Remains of a Victorian-era engine shed designed by famous engineer Brunel have been uncovered by workers at the Crossrail site in Paddington.

The excavations include a 200-metre wagon shed, a workshop and train turntables dating from the 1850s which were demolished in 1906 to make way for a goods storage yard.

The buildings were designed by iconic engineer Isambard Kingdom Brunel as part of his Great Western Railway and were found on Paddington New Yard, a construction site close to Westbourne Park Tube station.

Crossrail’s lead archaeolgist Jay Carver, said: "Isambard Kingdom Brunel’s Great Western Railway is the most complete early mainline railway in the world. Whenever we expose parts of the original infrastructure it is vital to record these for posterity and the history of rail in this country. Using the latest 3D scan technology provides a permanent and accurate model Brunel’s distinctive architectural legacy."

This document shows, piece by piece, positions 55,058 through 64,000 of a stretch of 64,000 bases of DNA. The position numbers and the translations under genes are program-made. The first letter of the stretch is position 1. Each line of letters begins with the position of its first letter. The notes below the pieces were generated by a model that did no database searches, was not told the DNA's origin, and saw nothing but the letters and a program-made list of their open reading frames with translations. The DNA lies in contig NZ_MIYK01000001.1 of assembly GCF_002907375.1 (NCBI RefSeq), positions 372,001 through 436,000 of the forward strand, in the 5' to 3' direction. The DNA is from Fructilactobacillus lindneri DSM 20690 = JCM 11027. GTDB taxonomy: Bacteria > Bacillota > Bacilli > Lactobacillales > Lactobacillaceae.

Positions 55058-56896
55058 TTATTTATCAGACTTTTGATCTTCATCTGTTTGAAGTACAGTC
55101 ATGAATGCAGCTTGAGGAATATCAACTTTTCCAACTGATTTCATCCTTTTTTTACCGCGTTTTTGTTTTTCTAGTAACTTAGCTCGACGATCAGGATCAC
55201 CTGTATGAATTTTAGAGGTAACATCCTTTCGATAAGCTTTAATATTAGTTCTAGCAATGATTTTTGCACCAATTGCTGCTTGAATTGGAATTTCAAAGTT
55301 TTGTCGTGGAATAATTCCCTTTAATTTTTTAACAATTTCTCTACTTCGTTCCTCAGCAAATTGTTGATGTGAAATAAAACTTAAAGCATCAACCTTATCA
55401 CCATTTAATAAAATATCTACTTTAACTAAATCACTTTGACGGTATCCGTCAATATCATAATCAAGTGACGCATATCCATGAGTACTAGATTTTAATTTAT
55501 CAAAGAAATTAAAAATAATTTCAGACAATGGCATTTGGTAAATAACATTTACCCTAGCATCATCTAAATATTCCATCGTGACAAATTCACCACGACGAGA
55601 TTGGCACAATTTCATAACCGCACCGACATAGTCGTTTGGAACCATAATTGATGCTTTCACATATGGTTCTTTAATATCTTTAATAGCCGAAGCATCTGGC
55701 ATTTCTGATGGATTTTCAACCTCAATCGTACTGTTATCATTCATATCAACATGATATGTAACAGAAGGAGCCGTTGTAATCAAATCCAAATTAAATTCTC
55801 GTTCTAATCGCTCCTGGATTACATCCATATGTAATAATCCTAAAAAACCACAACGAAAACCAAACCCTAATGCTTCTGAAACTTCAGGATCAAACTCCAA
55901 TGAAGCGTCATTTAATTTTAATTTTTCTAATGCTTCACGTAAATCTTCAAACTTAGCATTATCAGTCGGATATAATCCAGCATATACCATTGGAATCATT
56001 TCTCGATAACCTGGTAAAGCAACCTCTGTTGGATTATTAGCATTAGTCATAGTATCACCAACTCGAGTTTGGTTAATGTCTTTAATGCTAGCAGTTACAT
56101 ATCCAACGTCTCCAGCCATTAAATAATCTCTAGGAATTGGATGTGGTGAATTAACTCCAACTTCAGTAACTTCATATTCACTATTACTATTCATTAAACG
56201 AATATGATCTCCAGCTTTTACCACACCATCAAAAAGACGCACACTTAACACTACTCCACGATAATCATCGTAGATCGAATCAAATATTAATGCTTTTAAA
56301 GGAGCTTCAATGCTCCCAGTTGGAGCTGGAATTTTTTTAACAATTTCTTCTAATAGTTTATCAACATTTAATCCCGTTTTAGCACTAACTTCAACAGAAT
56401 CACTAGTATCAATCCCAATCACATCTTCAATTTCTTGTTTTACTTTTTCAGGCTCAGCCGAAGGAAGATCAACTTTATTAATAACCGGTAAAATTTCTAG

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Brunel, who is probably best known for designing the Clifton Suspension Bridge in Bristol, designed the yards for his broad gauge railway, which ran steam trains from 1838.

The engine shed shows evidence of the standard gauge tracks which were introduced in 1846, much to Brunel’s dismay, with a thinner space between the tracks to allow for a more uniform track gauge across Britain’s railways.

To date the Crossrail archaeology programme has uncovered 10,000 items spanning 55 million years of London’s history, including Roman remains, plague pits and parts of Bedlam mental institution.

 

Feltham historian Eddie Menday looked at the origins of the Clifton Suspension bridge for getwestlondon last month.